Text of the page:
The mystery of why Donald Trump decided, midflight, to personally author his administration’s misleading response to the public disclosure that his son Donald Jr., Paul Manafort, and Jared Kushner attended a meeting with a cast of shady Russia-linked figures in Trump Tower remains a mother lode of the Russia investigation. His misdirection aside, the president has denied he knew about the meeting, its purpose, or that its participants were on a mission, and he’s declined to make himself available to Robert Mueller, the special counsel, to answer questions about it — or anything else related to Russia’s involvement in his electoral victory.
The reason Mueller’s inquiry exists in the first place is precisely that: to learn whether the Trump campaign actively conspired with the Kremlin to win an election. And now that the special counsel has, after much effort, extracted a guilty plea and a cooperation agreement with Manafort, a significant new avenue into Trump’s knowledge and state of mind just opened up in the investigation.
Trump has long believed that Manafort, who ran his campaign and had more than a few connections to Russia, would never flip or implicate him in any wrongdoing — an apparent acknowledgment that there was wrongdoing in the first place. But Friday’s development in federal court in Washington should put that belief to rest. Manafort has flipped in every respect, pleading guilty to two counts of conspiracy to defraud the United States and to obstruct justice that incorporate, by reference, the bulk of a laundry list of charges and offenses that he faced in Washington and Virginia.
Those criminal counts for bank fraud that jurors couldn’t agree on in his earlier federal trial? Mueller included them under “other acts” in a lengthy “statement of the offense” that lists all the ways Manafort ran afoul of federal law. Prosecutors spared no detail in the document, running through his decadelong lobbying campaign for Ukraine, which he kept hidden from the Department of Justice and netted him millions in unreported taxable income — and the ways he and associates tried to cover their tracks and not get caught in this grand scheme. Plus, it details exactly how Manafort, even as he was on Mueller’s watch for all these offenses, attempted to obstruct justice by trying to get witnesses to his misdeeds to massage their stories about his undisclosed lobbying work.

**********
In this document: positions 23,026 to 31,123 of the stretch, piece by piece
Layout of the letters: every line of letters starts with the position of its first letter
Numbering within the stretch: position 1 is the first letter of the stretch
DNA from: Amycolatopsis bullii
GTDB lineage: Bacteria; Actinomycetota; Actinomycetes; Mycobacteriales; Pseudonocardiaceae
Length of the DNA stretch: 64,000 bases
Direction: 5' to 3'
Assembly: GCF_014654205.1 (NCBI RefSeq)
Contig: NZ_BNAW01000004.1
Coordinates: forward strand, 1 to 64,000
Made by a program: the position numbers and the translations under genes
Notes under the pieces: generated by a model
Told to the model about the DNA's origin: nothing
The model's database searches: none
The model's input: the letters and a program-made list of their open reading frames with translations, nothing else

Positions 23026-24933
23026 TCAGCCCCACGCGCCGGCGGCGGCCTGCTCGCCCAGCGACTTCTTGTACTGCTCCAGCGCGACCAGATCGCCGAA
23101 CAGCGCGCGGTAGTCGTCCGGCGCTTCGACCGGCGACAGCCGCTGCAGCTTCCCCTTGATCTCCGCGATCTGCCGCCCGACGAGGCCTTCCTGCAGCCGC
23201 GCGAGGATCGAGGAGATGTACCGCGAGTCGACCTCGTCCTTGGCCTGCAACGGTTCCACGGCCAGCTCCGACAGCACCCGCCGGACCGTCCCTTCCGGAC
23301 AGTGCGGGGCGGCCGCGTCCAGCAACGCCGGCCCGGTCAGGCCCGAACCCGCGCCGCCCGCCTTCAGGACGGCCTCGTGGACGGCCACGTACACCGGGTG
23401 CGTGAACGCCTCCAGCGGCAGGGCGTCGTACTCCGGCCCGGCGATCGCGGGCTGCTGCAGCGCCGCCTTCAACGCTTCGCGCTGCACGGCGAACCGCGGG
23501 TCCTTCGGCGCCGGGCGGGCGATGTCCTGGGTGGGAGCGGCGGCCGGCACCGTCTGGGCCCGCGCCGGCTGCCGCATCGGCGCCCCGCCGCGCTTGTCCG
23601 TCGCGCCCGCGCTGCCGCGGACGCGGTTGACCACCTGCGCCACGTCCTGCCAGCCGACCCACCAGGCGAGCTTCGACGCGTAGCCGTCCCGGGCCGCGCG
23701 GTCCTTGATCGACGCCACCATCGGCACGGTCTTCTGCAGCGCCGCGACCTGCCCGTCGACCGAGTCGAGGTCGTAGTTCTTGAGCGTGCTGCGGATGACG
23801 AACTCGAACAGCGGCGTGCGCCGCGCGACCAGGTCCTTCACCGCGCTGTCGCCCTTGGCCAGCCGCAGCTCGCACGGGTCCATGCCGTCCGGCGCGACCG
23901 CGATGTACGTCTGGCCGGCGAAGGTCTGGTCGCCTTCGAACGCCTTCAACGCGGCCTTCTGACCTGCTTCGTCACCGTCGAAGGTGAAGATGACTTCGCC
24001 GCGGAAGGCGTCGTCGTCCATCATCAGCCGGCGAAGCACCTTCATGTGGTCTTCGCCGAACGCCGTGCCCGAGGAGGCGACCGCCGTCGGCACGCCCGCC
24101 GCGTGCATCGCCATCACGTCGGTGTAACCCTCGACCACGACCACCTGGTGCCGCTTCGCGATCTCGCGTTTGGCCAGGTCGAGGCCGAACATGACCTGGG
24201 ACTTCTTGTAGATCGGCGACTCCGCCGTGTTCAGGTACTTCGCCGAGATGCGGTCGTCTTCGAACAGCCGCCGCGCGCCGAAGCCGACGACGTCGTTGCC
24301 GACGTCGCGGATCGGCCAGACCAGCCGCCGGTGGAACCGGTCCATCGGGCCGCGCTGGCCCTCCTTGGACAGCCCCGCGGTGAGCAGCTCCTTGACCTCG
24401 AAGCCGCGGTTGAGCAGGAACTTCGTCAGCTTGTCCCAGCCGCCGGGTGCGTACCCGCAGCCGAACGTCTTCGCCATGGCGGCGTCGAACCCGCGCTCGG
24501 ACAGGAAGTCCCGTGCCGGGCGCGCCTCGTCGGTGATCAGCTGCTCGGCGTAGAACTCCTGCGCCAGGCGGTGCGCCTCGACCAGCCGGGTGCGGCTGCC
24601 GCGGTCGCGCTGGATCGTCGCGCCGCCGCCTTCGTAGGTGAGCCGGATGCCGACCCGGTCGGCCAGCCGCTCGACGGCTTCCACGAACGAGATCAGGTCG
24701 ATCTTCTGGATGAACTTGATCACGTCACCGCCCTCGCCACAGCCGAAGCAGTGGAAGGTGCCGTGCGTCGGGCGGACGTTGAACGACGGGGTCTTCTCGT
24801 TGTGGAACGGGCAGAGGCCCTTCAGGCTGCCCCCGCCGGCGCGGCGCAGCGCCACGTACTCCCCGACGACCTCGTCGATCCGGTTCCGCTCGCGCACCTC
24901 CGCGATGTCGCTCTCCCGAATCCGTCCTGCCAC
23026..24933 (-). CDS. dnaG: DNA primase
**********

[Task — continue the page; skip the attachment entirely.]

Under the plea agreement, and worst of all for Manafort, whatever assets he purchased with the wealth he made during his years as a lobbyist is bound to become property of the federal government — the special counsel’s office is seeking criminal and civil forfeiture of a number of his New York properties, bank accounts, and a life-insurance policy — all worth several million dollars and traceable to the conduct over which Manafort is now a convicted felon. Mueller followed the money, and now it’s gone.
As for what exactly Manafort has on Trump, and how useful he’ll be to Mueller’s unfinished work, that remains to be seen. But consider the case of Rick Gates for a moment: As Manafort’s onetime right-hand man, he cracked under the weight of the Russia probe and, seeing the writing on the wall, agreed to cooperate with the special counsel in February. Seven months later and one federal trial as a witness under his belt, Gates’s work is now bearing fruit against his former boss. And the more he continues to cooperate — now, presumably, in concert with Manafort — the more leniency he can expect from Mueller once his sentencing draws near.
Which is why it would be foolish to try to guess how much time in federal prison Manafort is expected to spend under his new plea agreement. The document itself calls for a sentencing range on both conspiracy counts of up to 262 months — or 20-plus years in the worst-case scenario. The burden is now on him to drive down that number by appeasing Mueller’s team and giving prosecutors what they’re looking for — not on Trump or a target in particular, but any leads or crimes that investigators may already be chasing. The more he gives them, the more the government may be inclined to show mercy.
Much like Gates looked out for himself and his own family, now it’s Manafort’s turn to watch out for himself and what little he has left. In light of everything he’s lost already, not even a pardon for Trump will give him his life back — or all the fame and fortune that the special counsel investigation sapped from him. One section of his plea even bars him from accepting “compensation of any sort” for anything related to his crimes — he can’t write a book about his ordeal, give speeches, or do anything that may make him a few bucks related to his run-in with Mueller. He can’t even lobby for himself anymore, after a lifetime of doing it for others.